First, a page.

COVID-19: Furlough is changing

The following changes have been announced to the Coronavirus Job Retention Scheme and the government guidance has been updated accordingly:

  • Closure to new entrants from 30 June. Only those employees who have been on furlough for a minimum period of 3 weeks before this date may be furloughed. This means that 10 June 2020 is the latest date to put on furlough a new employee who has not been furloughed before.

    The HMRC has clarified on Twitter that the 3-week qualifying previous furlough period to be eligible for the Scheme past 30 June does not have to be ending on this date but could be at any time prior to this date. This would mean that an employee who was furloughed, for example, for 3 weeks starting 1 March only can still be put on furlough under the modified Scheme from July.

    The number of employees an employer can claim for in any claim period from July onwards cannot exceed the maximum number the employer has claimed for under the current Scheme.

  • Flexible working. From 1 July employers can have the furloughed staff work part-time and claim wages for the balance of the hours not worked through the Scheme. Say, a salesman is employed full-time normally working 40 hours per week. From 1 July, if the rest of the furlough conditions are met, he can work two days a week 16 hours in total, which the employer will pay together with due contributions, and the wages for the balance of 24 hours can be claimed through the furlough.

    The flexible furlough arrangement will have to be agreed with the employee and can be for any number of hours and any work pattern. The minimum period of flexible furlough will be one week. 
  • Tapered support. From 1 July the amount of furlough grant will be gradually reduced:

    July: the furlough grant remains at the current level;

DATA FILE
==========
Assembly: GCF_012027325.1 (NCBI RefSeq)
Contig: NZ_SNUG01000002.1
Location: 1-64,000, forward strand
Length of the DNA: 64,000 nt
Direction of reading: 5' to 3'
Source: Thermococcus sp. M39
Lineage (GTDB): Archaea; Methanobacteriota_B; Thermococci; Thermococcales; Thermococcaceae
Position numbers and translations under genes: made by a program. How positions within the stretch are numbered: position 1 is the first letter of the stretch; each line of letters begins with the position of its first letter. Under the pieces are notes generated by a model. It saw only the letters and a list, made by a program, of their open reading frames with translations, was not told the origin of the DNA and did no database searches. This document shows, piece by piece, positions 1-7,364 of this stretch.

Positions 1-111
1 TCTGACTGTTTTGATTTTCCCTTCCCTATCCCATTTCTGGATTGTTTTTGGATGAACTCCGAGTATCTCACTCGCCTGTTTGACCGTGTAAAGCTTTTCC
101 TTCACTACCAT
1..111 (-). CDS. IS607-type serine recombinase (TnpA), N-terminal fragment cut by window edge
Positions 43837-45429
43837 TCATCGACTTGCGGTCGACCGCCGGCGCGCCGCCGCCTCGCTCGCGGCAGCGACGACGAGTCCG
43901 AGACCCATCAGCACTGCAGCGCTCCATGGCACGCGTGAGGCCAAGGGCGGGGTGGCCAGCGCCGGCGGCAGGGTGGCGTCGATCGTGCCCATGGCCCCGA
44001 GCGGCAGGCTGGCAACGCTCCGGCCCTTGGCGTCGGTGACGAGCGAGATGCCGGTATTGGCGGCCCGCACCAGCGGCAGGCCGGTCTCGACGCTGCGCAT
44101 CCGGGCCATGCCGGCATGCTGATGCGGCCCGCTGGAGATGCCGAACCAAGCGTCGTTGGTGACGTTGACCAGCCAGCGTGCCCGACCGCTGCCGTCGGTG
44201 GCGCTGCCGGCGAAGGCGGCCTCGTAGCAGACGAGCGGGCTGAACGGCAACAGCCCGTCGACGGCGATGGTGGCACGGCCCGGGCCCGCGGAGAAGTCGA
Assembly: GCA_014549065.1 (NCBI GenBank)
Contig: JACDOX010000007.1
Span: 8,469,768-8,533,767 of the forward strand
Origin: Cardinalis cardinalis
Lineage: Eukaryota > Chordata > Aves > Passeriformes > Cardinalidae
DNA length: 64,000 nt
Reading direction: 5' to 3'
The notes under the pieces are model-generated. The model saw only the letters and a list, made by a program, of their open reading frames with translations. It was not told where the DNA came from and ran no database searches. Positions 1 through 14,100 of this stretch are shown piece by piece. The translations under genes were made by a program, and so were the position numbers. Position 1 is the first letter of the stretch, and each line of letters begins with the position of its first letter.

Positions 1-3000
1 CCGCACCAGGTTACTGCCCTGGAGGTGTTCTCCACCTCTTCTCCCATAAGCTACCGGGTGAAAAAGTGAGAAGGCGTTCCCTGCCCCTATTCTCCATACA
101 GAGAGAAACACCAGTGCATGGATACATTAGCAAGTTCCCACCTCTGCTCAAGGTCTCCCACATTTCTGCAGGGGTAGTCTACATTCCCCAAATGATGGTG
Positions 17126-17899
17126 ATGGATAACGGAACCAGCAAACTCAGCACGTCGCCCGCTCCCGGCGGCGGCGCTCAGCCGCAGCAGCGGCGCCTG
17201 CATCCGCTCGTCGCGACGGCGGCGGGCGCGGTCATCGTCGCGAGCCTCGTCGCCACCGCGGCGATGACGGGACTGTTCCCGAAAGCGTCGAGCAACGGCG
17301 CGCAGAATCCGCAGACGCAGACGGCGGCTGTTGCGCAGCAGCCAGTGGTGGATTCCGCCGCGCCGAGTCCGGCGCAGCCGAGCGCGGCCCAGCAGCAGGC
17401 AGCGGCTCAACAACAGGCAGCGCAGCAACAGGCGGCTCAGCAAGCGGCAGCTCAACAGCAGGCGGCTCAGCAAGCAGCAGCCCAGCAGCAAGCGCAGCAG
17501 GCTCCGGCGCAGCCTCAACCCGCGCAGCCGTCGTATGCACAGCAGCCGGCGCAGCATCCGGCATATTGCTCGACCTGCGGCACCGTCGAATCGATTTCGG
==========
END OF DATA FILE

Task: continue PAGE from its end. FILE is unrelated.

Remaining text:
August: Payments for employer NI and pension contributions will stop from this point onwards. Wages will remain paid at 80% up to £2,500 cap;

    September: Wages will be paid at 70% up to £2,187.50. Employer will pay 10% of wages to make up 80% total up to £2,500 cap, and the NI and pension contributions;

    October: Wages will be paid at 60% up to £1,875. Employer will pay 20% of wages to make up 80% total up to £2,500 cap, and the NI and pension contributions

    Because of the changes, claims for overlapping months will not be allowed. Claims under the current scheme must be made no later than 31 July.

On 20 May 2020, the Treasury issued its second Direction governing the Scheme. This Direction narrows the gap between the first Direction and the published guidance:
  • No requirement for a written agreement between the employer and the employee that the employee will not be doing any work for the duration of furlough;

  • The agreement to furlough only needs to be confirmed by the employer in writing. For the avoidance of doubt and to avoid employment law implications, we suggest that that the furlough agreement template which we previously published in our legal updates should still be used for claims under the current Scheme;

  • The second Direction confirms the Scheme in the present form runs till 30 June;

  • It clarifies that an employer and an employee on SSP can agree an end date for the period of incapacity so that the employee can be put on furlough;

  • The Direction also clarifies that if an employee’s unpaid leave started before 1 March, and the employer and employee agreed before 20 March to end it earlier than originally planned, the furlough period can start after the modified date;

  • The Direction confirms that the claims through the Scheme cannot include certain statutory payments, SMP is one of them.

 

Authors: Kiril Moskovchuk

Published: 02 Jun 2020

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